"I am happy today because I have access to safe water in my community. Before, I was struggling to fetch water. Today I am happy because I could complete my domestic work such as cooking, laundering, bathing, and bathing my children. I will no longer allow my children to go [to] the swamp to collect water, and I will not be walking far distances to access water," said 41-year-old trader Nancy Conteh.

"It was not easy to fetch water in this community. I would wake up early in the morning to fetch water from the stream. After that, I would rush to the house [to] take my bath and prepare to go to school. Sometimes I [was] late for school, and my teacher [would] flog me or give me work to do at the school field," said 14-year-old Salifu K.

He continued: "Now I will no longer be walking far distances to access water, and I get access to water easily in my community. I will go to school on time and spend more time on my studies."

We held a dedication ceremony to officially hand over the well to the community members. Several local dignitaries attended the ceremony, including representatives from the Ministry of Water Resources and the Ward Council. Each official gave a short speech thanking everyone who contributed to this water project and reminding the community members to take good care of it.

The headman expressed his thanks and appreciation for the tremendous work in their community and his happiness and honor that such goodness came to their village. A youth from the community, Alimamy Bangura, said he is happy for the water well in their community because before he faced constraints accessing safe water but now all the constraints are over. Then, Nancy and Salifu made statements on their community's behalf. The ceremony concluded with celebration, singing, and dancing.

New Well

The drill team arrived the day before beginning work. They set up camp and unpacked all their tools and supplies to prepare for drilling the next day. The community provided space for the team to store their belongings and meals for the duration of their stay. The following day, work began.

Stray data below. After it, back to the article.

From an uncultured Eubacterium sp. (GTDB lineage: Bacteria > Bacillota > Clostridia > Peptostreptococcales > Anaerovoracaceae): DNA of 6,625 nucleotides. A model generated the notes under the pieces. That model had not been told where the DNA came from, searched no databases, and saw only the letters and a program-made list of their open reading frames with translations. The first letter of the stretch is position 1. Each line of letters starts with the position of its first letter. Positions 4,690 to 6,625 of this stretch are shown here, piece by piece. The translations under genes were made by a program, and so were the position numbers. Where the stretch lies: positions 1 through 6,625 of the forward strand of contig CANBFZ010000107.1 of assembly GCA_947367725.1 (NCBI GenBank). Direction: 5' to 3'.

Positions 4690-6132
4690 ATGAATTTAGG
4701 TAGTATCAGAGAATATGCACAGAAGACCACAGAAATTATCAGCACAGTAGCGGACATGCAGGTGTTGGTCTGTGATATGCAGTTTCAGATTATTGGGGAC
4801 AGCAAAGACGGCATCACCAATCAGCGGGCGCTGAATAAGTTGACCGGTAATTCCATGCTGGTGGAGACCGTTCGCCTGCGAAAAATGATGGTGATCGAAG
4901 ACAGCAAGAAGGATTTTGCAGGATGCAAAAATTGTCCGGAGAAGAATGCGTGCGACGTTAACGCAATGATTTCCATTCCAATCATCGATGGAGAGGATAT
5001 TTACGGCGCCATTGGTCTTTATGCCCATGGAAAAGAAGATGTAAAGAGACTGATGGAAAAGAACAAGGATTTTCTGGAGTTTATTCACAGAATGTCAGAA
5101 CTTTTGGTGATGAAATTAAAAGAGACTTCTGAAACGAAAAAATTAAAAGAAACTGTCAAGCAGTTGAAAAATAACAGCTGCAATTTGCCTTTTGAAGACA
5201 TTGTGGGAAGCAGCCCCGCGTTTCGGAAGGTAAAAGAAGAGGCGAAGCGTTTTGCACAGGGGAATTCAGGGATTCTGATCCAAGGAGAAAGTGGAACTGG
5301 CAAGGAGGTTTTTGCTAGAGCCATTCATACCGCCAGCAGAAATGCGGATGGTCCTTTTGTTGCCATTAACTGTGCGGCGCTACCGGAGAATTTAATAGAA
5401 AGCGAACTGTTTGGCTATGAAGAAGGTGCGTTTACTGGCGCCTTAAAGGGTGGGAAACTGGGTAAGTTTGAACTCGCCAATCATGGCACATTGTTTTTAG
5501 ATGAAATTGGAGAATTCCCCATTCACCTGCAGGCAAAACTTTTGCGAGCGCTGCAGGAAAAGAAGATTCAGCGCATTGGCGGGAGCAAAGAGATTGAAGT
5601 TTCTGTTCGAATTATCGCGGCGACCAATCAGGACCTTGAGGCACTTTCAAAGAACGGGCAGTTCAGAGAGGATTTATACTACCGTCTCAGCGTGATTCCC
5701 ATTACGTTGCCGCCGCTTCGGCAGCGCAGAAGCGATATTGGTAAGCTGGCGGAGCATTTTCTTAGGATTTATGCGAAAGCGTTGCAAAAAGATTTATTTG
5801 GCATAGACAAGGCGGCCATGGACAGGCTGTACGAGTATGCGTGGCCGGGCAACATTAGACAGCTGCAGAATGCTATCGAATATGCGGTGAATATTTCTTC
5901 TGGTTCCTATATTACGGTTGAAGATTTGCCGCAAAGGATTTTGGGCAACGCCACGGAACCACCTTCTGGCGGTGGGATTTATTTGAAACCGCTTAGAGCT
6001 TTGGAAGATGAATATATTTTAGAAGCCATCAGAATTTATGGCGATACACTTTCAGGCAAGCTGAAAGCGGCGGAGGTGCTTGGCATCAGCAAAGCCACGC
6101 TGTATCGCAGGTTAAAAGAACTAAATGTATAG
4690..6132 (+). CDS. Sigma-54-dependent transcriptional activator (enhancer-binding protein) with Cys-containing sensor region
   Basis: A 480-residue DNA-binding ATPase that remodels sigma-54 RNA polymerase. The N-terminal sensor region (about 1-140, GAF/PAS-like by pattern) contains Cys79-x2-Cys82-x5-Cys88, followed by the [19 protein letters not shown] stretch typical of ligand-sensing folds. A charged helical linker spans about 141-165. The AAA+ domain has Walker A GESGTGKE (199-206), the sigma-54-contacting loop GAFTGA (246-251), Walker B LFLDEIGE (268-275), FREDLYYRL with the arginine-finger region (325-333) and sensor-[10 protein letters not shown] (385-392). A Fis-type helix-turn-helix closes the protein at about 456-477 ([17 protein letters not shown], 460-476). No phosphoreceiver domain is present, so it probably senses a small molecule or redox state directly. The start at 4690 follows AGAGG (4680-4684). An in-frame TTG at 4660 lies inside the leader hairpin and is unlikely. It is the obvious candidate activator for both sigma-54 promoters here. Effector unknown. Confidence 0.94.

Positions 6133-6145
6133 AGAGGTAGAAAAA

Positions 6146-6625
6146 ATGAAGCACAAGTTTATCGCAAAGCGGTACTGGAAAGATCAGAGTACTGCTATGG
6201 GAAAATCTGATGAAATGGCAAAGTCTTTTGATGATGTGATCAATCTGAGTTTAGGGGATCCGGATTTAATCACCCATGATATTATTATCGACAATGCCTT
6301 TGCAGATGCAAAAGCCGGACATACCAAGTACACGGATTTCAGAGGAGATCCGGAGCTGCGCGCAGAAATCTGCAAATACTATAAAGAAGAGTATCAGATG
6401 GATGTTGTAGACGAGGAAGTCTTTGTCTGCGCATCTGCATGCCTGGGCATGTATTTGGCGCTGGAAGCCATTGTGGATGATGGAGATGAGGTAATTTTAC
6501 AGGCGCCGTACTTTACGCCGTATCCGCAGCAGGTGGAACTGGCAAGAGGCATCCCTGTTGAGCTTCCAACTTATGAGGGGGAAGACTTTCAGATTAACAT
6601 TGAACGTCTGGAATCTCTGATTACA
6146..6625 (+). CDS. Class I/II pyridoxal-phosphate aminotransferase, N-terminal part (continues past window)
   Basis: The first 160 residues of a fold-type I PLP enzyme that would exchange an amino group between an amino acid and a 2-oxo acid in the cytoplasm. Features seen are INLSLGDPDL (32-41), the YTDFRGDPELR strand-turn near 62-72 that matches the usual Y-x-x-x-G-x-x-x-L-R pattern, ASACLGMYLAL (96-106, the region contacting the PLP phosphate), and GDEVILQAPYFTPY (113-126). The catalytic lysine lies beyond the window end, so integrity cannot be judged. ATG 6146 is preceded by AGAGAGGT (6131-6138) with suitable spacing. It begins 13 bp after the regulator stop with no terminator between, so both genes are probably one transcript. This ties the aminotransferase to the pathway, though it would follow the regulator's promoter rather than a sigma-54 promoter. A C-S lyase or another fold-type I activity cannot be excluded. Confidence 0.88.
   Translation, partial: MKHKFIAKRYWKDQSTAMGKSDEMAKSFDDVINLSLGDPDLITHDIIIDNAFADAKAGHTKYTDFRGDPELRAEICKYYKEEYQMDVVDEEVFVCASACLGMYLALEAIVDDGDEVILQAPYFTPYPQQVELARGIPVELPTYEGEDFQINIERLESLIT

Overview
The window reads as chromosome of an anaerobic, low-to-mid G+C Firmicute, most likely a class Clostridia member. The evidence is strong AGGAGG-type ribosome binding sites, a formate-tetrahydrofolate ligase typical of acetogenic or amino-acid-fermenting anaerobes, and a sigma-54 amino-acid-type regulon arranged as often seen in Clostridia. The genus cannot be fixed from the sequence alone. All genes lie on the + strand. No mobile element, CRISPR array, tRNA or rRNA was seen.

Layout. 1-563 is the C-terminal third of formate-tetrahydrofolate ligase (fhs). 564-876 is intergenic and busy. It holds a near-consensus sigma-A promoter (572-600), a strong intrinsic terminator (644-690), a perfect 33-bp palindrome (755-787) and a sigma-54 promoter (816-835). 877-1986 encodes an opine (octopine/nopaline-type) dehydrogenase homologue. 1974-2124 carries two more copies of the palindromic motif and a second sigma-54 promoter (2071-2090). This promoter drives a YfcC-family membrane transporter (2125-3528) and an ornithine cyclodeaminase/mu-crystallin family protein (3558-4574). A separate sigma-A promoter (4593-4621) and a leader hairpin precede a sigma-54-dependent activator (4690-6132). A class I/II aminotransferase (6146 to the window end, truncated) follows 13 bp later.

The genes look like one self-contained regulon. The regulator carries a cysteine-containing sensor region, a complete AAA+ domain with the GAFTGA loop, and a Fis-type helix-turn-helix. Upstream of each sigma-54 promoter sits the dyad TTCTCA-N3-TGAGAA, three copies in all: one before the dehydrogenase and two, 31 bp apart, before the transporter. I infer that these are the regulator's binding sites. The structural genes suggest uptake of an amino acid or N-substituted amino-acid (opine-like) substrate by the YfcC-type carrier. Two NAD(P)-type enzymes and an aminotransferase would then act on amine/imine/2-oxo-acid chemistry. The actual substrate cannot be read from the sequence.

Our team dug two pits next to the drill rig, one for the drill’s water supply and another for what the drill pulls out of the borehole. In some cases, we order a private supplier to deliver the water for drilling since water access is already challenging.

Day one of drilling began as the team mixed water with bentonite, an absorbent clay, in the two dug pits. Next, the team fixed a four-inch carbide-tipped bit to the five-foot-long drill stem. They started the mud pump to supply water to the drill rig so that drilling could begin!

After putting each five-foot length of drill stem into the hole, the team took material samples. We labeled the bags to review them later and determine the aquifer locations.

On the second day of drilling, the team expanded the hole and cleared it of mud. After reaching a total depth of 16 meters, the team forcefully pumped clean water into the well to remove any dirt and debris from the drilling process. We then protected the screened pipe by adding a filter pack. The team hoisted the temporary drilling casing to fortify the pipes with cement.

Yield testing.

Next, we bailed the well by hand for three days before conducting a yield test to verify the water quantity. This well has a static water level of 12 meters. With these excellent results, we installed a stainless steel pump. Water quality test results showed that this was clean water fit for drinking!

New Knowledge

Before conducting any hygiene training, we called and visited the local water user committee to understand the community’s challenges and lack of sanitation facilities. We shared the findings from our discussions with the committee members to help them make the necessary adjustments before the training began. For example, we identified households without handwashing stations or ones that may need to repair their latrines. With this information, community members worked together to improve hygiene and sanitation at home.